Brahmapuram, Vilappilsala, Kalamassery… these are just some of the names of Kerala’s recent garbage-ridden history, housing some of the state’s most problematic waste dumps. Go back even a few years ago, and you find a surfeit of headlines bemoaning the fact that Kerala’s towns and cities were inundated in their own garbage.
A turnaround has begun in the last few years, however, as most districts, with the notable exception of Ernakulam, turning to decentralised waste management to cut the garbage problem down to size. Alappuzha, for instance, even won praise from the United Nations Environment Programme in 2017 as one of the five best waste management models in the world. With the aid of a rigorous segregation programme and kitchen bins, pipe composting units, and biogas plants processed nearly 80% of its waste within neighbourhoods, drastically reducing the burden of 58 tonnes of daily waste to be processed at the Sarvodayapuram treatment plant.
Thiruvananthapuram too has followed suit, making neighbourhoods responsible for their own biodegradable waste. Besides this, the corporation has also instituted a segregated collection schedule for such waste as plastics, glass, e-waste, slowly-decomposing organic waste and so on. “It’s a work in progress, but we are satisfied with the implementation,” says KV Prashanth, Thiruvananthapuram’s Mayor.
Even as Kerala starts to make the slow turnaround to efficient and eco-friendly waste disposal, however, there is a troubling afterlife to its garbage that the authorities still have no way to deal with.
Not all garbage dumps are landfills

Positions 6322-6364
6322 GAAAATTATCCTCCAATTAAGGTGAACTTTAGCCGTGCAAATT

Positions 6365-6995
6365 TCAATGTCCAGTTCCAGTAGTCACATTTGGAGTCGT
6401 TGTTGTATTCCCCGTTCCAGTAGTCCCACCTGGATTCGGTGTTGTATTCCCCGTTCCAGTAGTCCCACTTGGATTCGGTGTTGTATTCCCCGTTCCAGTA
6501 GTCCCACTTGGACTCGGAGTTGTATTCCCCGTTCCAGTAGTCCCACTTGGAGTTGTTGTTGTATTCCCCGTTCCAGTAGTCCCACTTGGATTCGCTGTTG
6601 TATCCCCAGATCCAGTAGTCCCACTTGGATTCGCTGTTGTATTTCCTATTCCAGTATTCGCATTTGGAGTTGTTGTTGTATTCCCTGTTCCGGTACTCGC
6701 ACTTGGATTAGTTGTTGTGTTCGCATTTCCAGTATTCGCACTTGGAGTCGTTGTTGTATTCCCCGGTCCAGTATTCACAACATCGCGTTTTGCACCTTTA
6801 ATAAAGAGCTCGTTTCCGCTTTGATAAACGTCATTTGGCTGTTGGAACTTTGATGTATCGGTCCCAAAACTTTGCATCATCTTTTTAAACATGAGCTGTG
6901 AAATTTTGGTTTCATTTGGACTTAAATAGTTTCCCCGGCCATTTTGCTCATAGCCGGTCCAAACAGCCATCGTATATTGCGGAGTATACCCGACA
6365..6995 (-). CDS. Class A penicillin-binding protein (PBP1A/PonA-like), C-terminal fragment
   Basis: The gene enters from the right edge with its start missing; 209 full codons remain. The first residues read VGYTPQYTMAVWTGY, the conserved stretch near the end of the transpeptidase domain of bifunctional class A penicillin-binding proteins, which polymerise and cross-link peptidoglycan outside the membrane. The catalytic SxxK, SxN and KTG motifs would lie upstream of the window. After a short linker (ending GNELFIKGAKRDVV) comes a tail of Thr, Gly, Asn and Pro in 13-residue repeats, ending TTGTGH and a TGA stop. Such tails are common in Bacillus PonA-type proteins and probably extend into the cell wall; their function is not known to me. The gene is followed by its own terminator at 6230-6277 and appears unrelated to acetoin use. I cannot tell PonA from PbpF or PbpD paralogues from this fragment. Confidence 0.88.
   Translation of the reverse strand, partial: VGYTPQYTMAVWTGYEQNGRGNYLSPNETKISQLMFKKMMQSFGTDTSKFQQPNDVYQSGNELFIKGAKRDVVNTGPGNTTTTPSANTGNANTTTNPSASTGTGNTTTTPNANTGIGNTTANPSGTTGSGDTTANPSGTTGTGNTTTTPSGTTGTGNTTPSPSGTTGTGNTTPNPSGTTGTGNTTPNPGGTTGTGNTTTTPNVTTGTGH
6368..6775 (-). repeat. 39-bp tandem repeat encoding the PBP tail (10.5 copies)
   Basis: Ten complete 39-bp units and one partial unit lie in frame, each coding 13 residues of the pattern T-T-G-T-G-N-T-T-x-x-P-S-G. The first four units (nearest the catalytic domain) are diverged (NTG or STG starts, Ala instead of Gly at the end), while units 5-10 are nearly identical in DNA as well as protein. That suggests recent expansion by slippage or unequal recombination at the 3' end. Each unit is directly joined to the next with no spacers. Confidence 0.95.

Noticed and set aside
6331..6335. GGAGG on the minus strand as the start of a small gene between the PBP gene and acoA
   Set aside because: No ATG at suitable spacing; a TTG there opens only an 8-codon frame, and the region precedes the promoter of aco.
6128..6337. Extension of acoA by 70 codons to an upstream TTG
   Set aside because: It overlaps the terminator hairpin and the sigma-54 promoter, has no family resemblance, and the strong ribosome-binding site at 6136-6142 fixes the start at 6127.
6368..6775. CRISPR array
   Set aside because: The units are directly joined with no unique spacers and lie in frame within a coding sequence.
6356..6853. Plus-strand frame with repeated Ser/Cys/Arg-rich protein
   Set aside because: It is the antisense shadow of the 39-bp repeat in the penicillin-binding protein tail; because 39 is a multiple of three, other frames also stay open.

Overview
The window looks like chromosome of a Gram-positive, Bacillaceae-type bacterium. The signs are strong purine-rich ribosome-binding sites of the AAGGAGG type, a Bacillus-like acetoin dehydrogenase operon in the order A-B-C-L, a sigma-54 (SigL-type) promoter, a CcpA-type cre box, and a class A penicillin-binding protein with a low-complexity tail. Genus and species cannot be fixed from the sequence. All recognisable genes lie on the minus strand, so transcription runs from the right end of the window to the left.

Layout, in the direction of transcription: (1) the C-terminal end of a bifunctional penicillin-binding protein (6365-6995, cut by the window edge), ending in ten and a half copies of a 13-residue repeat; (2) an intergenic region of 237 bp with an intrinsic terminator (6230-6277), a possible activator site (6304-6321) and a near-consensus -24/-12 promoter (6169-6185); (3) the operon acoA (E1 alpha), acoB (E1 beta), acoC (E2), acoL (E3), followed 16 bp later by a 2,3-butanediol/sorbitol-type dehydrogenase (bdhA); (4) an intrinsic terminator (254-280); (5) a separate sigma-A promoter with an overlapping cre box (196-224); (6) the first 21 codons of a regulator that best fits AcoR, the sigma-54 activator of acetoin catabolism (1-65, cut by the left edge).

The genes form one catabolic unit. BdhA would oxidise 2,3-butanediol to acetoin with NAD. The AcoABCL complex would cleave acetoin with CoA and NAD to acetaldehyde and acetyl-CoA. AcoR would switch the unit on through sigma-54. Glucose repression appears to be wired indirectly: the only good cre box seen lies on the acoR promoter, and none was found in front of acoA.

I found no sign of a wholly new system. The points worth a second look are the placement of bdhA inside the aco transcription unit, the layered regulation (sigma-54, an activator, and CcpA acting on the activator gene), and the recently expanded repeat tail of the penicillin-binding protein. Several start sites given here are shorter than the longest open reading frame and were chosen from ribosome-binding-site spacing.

As cities like Kochi and Thiruvananthapuram grew in the last two decades, one of their biggest struggles was what to do with the growing amounts of solid waste. According to some estimates, for instance, Kochi produces over 380 tonnes of solid waste every day, of which 150 tonnes are biodegradable, while around 100 tonnes comprise plastic waste. Centralised waste management in these cities, where garbage was sought to be processed in one large dumping location, proved inadequate.
One of the key problems was the lack of a scientific approach to disposing their solid waste. As environmentalists are quick to point out, unscientific garbage dumps do not automatically become landfills. Unfortunately, going by the requirements for proper landfilling, Kerala has never had landfills. However, it has several large and small dumping yards spread around its key towns and cities, which became massive sources of pollution, filling the air with toxic odours and methane gas, polluting the ground water and making life impossible for those living near these sites.
Scientific landfilling requires the careful design of a proper pit structure, away from inhabited land and properly isolated from local water sources. A thick clay lining at the bottom and intervening soil layers to collect leachate (water seeping through the garbage and containing various pollutants), and proper channels for the extraction of methane, are some of the basic requirements for a scientific landfill.
Absent such measures, however, Kerala’s dumping grounds simply turned into cesspools of pollution and disease. Brahmapuram, once a green hub of paddy cultivation on the outskirts of Kochi, for instance, turned into a ghost village after a waste treatment plant was built there in 2007. Unable to deal with all of Kochi’s waste that was dumped here, the area soon turned into a giant dump yard, killing the Chitrapuzha and Kadambrayar rivers that flowed through there.